Education is one of UNICEF’s main programs. On this page, you will find more information about current and past UNICEF projects, child stories and ways you can get involved.
Irene is 14 years old and in grade 7 – which in Uganda, where she lives, is unusual for girls her age. UNICEF supported programs in Uganda are helping to ensure that Irene and girls like her are able to stay in school longer, sparking positive change in the community.
Gender equality and the empowerment of girls and women is at the heart of UNICEF’s mandate to realize the rights of all children.
In 2014, the world witnessed the abduction of more than 276 school girls taken from their school in the town of Chibok, in northeastern Nigeria, triggering a massive solidarity movement on social media with celebrities calling on the governments of the world to act. We wanted to bring them back, to live their childhood as any child - any girl - should be entitled to. Yet, more than five years later, more than 100 of the “Chibok girls” are still missing. Worse, 110 more girls were abducted, and five lost their lives, in February 2018 in Dapchi, northeast Nigeria.
Over 150,000 students in Sulawesi, Indonesia are out of school following an earthquake and tsunami in September. UNICEF is working hard to deliver emergency education materials to help children get back into the classroom.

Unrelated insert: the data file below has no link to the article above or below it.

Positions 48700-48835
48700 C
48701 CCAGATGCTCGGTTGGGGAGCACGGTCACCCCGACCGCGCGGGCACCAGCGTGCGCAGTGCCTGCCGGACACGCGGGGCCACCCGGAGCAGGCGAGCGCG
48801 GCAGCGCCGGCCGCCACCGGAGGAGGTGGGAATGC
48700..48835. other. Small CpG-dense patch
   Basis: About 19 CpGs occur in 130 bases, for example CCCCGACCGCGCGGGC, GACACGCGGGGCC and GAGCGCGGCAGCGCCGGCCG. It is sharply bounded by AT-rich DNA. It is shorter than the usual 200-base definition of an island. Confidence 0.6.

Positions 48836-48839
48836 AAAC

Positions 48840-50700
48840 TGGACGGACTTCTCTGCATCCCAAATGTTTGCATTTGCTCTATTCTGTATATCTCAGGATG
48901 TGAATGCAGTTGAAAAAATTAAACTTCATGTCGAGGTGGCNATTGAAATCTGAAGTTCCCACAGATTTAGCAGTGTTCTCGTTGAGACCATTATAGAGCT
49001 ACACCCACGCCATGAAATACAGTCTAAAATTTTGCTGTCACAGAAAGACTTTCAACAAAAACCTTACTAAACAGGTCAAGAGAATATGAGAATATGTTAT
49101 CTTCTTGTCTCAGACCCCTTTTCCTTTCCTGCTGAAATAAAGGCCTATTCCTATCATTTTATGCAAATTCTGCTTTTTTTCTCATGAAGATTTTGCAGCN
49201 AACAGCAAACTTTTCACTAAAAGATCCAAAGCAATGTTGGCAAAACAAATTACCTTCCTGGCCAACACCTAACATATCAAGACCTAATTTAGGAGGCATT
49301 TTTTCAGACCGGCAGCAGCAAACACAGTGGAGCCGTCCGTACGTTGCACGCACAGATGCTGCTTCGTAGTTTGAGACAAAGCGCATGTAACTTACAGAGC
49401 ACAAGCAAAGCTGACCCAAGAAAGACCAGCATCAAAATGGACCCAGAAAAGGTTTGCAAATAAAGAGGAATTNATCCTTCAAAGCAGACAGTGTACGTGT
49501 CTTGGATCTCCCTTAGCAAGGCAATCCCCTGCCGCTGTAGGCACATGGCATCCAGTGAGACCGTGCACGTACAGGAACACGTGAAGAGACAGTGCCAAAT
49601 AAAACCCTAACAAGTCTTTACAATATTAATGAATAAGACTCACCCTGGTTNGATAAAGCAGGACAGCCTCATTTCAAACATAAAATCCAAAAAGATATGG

Child marriage often perpetuates an intergenerational cycle of poverty. When girls get married at early age, their prospects for a healthy and successful life will be at stake. Evidence shows that girls who marry early are less likely to finish school and more likely to be victims of domestic violence and abuse.
I was born colonized but, like many other Indigenous youth, am on the journey of decolonizing and reconnecting to my community and culture.
Ice dancers Tessa Virtue and Scott Moir were two kids with big wonderful dreams. Partnered together at ages seven and nine, their chemistry and commitment to their sport and to each other was storybook. They were playful and charming and real. Champions.
UNICEF Canada is pleased to announce that Fatou Jammeh, our Community Development Officer, has been accepted as a 2018-19 Fellow in the Association of Fundraising Professionals Foundation for Philanthropy - Canada Fellowship in Inclusion and Philanthropy Program.
There is such stigma around mental health, so much that some parents even say “I’d rather have my kids going through leukemia than going through clinical depression”. Acknowledging firstly that mental health exists, as well as knowing it is as important as our physical health, if not more, is the first step towards raising awareness against such stigma.
It's easy to think that homelessness isn't a problem in Canada, a "first-world" country. However, it's much closer to home than we think. It's our responsibility to be aware of that and help break down the stigma that surrounds homelessness to increase access to resources for the less fortunate.